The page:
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Cineworld's big American bet

By Chris Bailey | Wednesday 6 December 2017

Disclosure: I own shares in one or more of the stocks mentioned. I wrote this article myself, and it expresses my own opinions. I am not receiving compensation for it (other than from ShareProphets). I have no business relationship with any company whose stock is mentioned in this article.

Almost everyone - apart from some cheapskate standouts or those lucky enough to have a next-generation home cinema capability - likes going to the cinema. In the wider scheme of things it is fun, inclusive and compared to many other trips out it does not completely trash the bank account (although the cost of a small plastic bottle of my favourite soda tipple Dr Pepper Zero was ludicrously expensive when I was stupid enough to buy one there). I have never owned Cineworld (CINE) but I have admired its progressive upgrades and solid management of my recent cinema and helped out by some half-decent blockbusters it has built up a solid position here and across various eastern European geographies. Cash generative, paid a dividend, growing market wonder the share tripled between early 2013 and the middle part of this year. The recent share price chart has not been so hot though.

Worries about the economy hitting cinema spend? Not at all...the trading update of a couple of weeks ago talked about some good progress across its various geographies and hopes that various film releases - inevitably including the new Star Wars release which for reasons discussed nearly a year ago I will not be bothering with - will do the business. All broadly very worthy. However some other news hit the tape at a similar time. Cineworld was betting the ranch on a big American acquisition play.

That deal has now been confirmed with the announcement that: 'Cineworld Group plc and Regal Entertainment Group today announce that they have reached agreement on the terms of a recommended proposal for Cineworld to acquire, for cash, the entire issued share capital of Regal...The acquisition price of US$23.00 per Regal share values the entire issued and to be issued share capital of Regal at US$3.6 billion (£2.7 billion), with an implied enterprise value of US$5.8 billion (£4.3 billion)...The Acquisition will create a globally diversified cinema operator across ten countries and allow Cineworld to access the attractive North American cinema market, which has the largest box office market in the world with an industry box office of greater than US$10 billion in each year since 2008 and stable admissions in excess of 1.25 billion in each year over the same period.'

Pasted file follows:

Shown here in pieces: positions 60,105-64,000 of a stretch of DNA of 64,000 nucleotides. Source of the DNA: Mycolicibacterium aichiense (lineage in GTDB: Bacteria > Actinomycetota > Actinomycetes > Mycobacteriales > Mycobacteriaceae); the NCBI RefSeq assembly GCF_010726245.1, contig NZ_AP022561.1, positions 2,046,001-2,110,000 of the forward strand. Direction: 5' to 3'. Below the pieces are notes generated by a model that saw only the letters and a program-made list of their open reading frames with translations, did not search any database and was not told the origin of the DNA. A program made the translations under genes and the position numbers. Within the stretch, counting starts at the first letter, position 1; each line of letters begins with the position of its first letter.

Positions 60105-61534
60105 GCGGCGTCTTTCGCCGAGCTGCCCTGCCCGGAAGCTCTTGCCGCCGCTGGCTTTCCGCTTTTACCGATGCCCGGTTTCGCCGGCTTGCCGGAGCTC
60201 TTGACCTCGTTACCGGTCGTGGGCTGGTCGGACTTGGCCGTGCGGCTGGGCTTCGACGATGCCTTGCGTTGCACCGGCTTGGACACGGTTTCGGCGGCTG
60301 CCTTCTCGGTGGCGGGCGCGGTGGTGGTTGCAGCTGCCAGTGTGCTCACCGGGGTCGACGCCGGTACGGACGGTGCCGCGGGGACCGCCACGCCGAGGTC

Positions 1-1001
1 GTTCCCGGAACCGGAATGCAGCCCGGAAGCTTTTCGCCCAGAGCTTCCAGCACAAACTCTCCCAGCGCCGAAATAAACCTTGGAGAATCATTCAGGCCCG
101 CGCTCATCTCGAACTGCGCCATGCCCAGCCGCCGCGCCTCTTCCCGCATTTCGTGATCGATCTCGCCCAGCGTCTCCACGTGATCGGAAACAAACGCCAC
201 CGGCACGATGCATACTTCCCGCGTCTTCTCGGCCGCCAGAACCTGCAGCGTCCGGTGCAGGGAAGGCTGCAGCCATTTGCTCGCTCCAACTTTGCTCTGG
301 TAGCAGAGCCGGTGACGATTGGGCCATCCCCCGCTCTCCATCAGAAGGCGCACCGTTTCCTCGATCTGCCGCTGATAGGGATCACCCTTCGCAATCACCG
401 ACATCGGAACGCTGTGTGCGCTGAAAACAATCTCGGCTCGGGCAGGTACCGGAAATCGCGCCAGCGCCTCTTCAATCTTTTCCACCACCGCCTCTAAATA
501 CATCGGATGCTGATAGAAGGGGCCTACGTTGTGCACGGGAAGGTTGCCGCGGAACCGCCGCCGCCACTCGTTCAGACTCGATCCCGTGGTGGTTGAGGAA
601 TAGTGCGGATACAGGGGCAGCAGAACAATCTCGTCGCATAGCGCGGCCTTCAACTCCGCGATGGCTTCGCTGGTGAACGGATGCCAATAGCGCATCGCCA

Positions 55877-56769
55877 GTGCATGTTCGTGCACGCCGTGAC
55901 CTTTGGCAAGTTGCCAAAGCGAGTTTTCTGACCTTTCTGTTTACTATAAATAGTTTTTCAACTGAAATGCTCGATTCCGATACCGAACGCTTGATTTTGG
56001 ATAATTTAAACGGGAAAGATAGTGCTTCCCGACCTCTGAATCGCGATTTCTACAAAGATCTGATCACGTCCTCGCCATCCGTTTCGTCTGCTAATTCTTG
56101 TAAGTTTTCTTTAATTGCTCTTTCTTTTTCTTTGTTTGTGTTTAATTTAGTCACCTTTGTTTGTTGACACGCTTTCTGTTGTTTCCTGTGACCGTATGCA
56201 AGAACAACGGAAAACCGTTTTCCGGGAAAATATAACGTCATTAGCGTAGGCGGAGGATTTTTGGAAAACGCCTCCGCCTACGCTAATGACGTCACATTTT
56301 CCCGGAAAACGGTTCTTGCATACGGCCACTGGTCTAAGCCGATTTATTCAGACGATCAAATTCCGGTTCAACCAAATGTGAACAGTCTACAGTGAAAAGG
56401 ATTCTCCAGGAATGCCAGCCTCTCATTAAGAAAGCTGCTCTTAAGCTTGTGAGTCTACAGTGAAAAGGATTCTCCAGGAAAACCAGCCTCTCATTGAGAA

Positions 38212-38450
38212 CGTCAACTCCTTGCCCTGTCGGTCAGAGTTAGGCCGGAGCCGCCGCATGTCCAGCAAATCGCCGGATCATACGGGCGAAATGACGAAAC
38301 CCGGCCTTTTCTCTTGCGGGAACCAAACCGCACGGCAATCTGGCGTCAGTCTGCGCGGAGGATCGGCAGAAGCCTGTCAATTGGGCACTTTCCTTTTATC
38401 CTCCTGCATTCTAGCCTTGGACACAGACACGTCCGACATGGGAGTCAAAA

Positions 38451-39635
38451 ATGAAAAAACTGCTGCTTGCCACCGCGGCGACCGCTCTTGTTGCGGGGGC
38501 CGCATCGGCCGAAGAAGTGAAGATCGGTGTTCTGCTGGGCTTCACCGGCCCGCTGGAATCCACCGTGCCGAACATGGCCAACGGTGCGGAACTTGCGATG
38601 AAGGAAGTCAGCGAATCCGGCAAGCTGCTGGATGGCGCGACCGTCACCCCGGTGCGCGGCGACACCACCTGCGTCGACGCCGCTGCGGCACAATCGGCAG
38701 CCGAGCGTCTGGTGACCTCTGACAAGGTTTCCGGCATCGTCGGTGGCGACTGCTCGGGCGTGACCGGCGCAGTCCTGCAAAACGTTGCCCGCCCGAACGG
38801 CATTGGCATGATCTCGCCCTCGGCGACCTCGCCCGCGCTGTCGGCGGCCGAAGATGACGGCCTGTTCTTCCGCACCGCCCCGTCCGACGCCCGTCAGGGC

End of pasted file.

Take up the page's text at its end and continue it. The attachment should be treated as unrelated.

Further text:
Well bully for it. Lots of big numbers here especially as today's market cap of Cineworld is only £1.5 billion, with an EV of less than £2 billion - you see what I mean about betting the ranch financially and geographically. Of course the announcement talks about the deal being earnings accretive, albeit that this is after the first full year of ownership which is anticipated to be 2019. Pretty much anything is earnings accretive at today's ultra-low interest rates. More interesting to me though are the hoops that Cineworld's balance sheet is having to jump through to pull off a deal which will clearly way more than double the size of the company. Here's how the deal is going to be funded: 'the proceeds of the fully underwritten Rights Issue, which will raise approximately £1.7 billion...approximately US$4.0 billion (£3.0 billion) through committed Debt Facilities...and existing cash on balance sheet'.

At least the rights issue is fully underwritten by the big (and to be fair highly supportive and smart) large shareholder but all of this will push the net debt to ebitda figure to an estimated...four times. That's punchy by anyone's standards. So inevitably anticipation of all of this has weighed on the shares...and quite rightly so. Pacing through the deal metrics it is buying the Regal business for about half the multiple the Cineworld shares were trading at six months ago. Clearly there is some scope for synergies but judging by the numbers produced in today's update, no more than a handful of percent of the acquisition price. Undoubtedly a bigger potential going forward will be to export some of the best know-how from Europe to the US into an American cinematic market which itself is oligopolising as a response to structural shifts like the aforementioned home cinemas and streaming.

Now don't get me wrong I like big US deals sometimes and have written positively about the actions of DS Smith (SMDS) and Greencore (GNC) in recent months and weeks (respectively). The latter though is a good insight into the potential for a big and prolonged share price overhang after a material US deal. Put it all together and I am not lining up to buy a ticket for the latest Cineworld corporate adventure.

What I want to see from it over the rest of the decade is what I am seeing from the two names above currently: cash flow generation to chivvy down debt (and neither of these two names leveraged their balance sheet so much) and only then might I reconsider. Far better today to rock up to your local Cineworld and buy a ticket to watch a film...even if it is Star Wars.

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